Monthly Archives: April 2012

Restating the Problem

In the creation/evolution debate, some biblical literalists have raised the point that until recent times the church never questioned the historicity of Adam. Peter Enns responds to the point:

Knowing what the history of the church has thought about Adam is not an argument for Adam’s historicity, as some seem to think, since the history of the church did not have evolution to deal with until recently.

That’s the whole point of this debate—evolution is a new factor we have to address.

Appealing to a time in church history before evolution was a factor as an authoritative voice in the discussion over evolution simply makes no sense. What Augustine, Aquinas, Luther, Calvin, and the Puritans assumed about human origins is not relevant. (And, no, I am not dismissing the study of church history, historical theology, etc., by saying this.)

Calling upon church history does not solve the problem; it simply restates it.

via Recurring Mistakes in the Adam/Evolution Discussion | Peter Enns.

Transcending Death

Long quote from James McGrath about transcending death as more than resurrection.

There is no way that a historian can conclude that Jesus rose from the grave – or demonstrate decisively that he did not. There doesn’t seem to be any way that scientists could ever decisively show that there is a spiritual afterlife – or decisively demonstrate that there couldn’t possibly be.

Perhaps rather than simply take sides in such debates, progressive religious believers ought instead to shift our attention to transcending death. Did Jesus survive death? How could one settle that debate to everyone’s satisfaction? But did Jesus transcend death? There I think that we can provide a definite answer, and that answer is “yes.” Can anyone deny the impact he had on at least some of those who knew him? Can anyone deny that his life and teaching have continued to impact and transform others, and continue to do so? Would anyone say that there is no sense in which Jesus lives on, even if only in the hearts and minds of those who find in him something transformative – whether an example, a Messiah, a savior or a deity?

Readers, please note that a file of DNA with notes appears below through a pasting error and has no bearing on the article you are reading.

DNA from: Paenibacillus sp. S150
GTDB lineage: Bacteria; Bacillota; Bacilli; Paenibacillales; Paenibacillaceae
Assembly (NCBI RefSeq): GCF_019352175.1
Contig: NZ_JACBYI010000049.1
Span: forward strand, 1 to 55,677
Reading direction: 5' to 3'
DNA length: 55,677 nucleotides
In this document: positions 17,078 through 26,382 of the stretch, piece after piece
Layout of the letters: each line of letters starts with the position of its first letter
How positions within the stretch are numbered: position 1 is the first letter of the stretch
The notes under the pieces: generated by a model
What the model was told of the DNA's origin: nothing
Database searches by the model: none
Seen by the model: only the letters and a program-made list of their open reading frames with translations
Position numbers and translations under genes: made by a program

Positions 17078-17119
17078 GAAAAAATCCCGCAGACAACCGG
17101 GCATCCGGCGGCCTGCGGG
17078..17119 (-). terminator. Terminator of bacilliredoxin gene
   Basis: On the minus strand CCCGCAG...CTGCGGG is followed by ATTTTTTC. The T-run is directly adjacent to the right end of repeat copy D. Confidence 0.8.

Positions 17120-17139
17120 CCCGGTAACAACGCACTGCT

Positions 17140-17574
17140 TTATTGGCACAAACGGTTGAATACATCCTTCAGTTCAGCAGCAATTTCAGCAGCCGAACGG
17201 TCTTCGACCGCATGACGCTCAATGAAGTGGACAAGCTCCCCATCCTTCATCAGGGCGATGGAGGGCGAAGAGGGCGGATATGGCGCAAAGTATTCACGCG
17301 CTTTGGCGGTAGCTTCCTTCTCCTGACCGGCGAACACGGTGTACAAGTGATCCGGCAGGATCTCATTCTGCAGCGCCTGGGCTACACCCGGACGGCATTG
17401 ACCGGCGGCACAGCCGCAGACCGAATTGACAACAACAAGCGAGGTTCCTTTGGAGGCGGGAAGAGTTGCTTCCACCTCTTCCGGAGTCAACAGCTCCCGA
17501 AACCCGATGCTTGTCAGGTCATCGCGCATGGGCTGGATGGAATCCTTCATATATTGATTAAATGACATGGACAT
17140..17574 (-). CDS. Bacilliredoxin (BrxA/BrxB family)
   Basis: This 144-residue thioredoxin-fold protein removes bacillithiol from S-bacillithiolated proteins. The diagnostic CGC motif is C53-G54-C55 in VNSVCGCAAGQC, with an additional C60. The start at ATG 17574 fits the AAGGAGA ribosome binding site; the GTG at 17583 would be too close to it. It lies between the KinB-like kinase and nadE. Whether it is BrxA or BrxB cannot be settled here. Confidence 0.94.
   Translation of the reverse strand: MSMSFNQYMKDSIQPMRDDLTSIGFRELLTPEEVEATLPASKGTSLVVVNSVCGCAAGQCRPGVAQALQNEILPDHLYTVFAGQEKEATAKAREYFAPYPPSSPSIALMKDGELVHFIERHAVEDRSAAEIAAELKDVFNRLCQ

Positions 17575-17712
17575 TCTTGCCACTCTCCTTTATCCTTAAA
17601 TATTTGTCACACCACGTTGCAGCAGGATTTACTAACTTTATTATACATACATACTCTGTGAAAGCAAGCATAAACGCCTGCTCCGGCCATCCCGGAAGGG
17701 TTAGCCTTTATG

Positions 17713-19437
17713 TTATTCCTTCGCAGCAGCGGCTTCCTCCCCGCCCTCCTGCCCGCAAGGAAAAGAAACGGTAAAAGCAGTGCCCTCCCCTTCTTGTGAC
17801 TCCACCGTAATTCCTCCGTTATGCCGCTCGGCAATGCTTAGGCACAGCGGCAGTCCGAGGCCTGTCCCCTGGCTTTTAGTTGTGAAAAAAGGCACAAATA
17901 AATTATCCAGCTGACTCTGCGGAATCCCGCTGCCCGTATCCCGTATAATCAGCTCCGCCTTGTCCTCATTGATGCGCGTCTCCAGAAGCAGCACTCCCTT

…If Jesus did not transcend death, then whether or not he survived death would be a mere fact, and nothing more.

via Transcending Death « Exploring Our Matrix.

For Better or For Worse

There’s an interesting article about introverts marrying extroverts at the blog Introverted Church. My wife and I aren’t polar opposites, Myers-Briggs style, but we do have an intro/extrovert mixed marriage.

The payoff question-and-answer from the article:

So here’s my question: given the vast potential for misunderstanding and conflict between introverts and extroverts, why do so many of us marry our polar opposite? The old cliché says that opposites attract, but why?

In typical introvert fashion, I gave much thought to this issue. My conclusion? We seek the strengths that we lack. Whether consciously or not, we recognize our own weaknesses and look for a partner that can fill in the holes: someone who brings balance to our lives.

via Introverted Church: Guest Post: Married to an Extrovert.

I love my extrovert.

God’s Response to Theodicy

From a blog post outlining why the author believes that the Resurrection happened in some form or another.

[T]he dialectic to be found in the cross and the resurrection presents the best response to the question of theodicy that I have encountered (or the “open wound of life” as Moltmann called it). In the cross, Christ is an innocent person being executed, a man abandoned by his friends and utterly forsaken by God. But the resurrection is God’s response. Christ is vindicated by God and installed as lord and judge over all. It instills hope for the future regarding the open wound of life.

via Why I Believe in the Resurrection | Diglotting.